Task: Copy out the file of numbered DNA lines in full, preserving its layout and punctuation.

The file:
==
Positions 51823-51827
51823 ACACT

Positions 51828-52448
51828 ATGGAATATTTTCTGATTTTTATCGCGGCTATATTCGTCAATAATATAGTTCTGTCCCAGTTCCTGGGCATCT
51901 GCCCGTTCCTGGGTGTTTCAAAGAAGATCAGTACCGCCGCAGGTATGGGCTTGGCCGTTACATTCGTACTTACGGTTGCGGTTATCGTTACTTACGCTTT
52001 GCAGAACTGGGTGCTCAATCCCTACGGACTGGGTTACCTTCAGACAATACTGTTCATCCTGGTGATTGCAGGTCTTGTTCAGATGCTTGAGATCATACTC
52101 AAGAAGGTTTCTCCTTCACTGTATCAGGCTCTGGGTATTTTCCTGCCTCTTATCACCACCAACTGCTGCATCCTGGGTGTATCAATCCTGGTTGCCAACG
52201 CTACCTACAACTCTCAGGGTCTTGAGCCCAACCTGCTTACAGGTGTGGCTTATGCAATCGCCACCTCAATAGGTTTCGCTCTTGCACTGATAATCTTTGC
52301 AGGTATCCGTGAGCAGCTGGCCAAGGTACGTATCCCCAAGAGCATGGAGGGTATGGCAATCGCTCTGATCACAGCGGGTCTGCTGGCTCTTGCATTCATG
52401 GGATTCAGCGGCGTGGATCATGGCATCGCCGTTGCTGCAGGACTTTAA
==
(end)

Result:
Positions 51823-51827
51823 ACACT

Positions 51828-52448
51828 ATGGAATATTTTCTGATTTTTATCGCGGCTATATTCGTCAATAATATAGTTCTGTCCCAGTTCCTGGGCATCT
51901 GCCCGTTCCTGGGTGTTTCAAAGAAGATCAGTACCGCCGCAGGTATGGGCTTGGCCGTTACATTCGTACTTACGGTTGCGGTTATCGTTACTTACGCTTT
52001 GCAGAACTGGGTGCTCAATCCCTACGGACTGGGTTACCTTCAGACAATACTGTTCATCCTGGTGATTGCAGGTCTTGTTCAGATGCTTGAGATCATACTC
52101 AAGAAGGTTTCTCCTTCACTGTATCAGGCTCTGGGTATTTTCCTGCCTCTTATCACCACCAACTGCTGCATCCTGGGTGTATCAATCCTGGTTGCCAACG
52201 CTACCTACAACTCTCAGGGTCTTGAGCCCAACCTGCTTACAGGTGTGGCTTATGCAATCGCCACCTCAATAGGTTTCGCTCTTGCACTGATAATCTTTGC
52301 AGGTATCCGTGAGCAGCTGGCCAAGGTACGTATCCCCAAGAGCATGGAGGGTATGGCAATCGCTCTGATCACAGCGGGTCTGCTGGCTCTTGCATTCATG
52401 GGATTCAGCGGCGTGGATCATGGCATCGCCGTTGCTGCAGGACTTTAA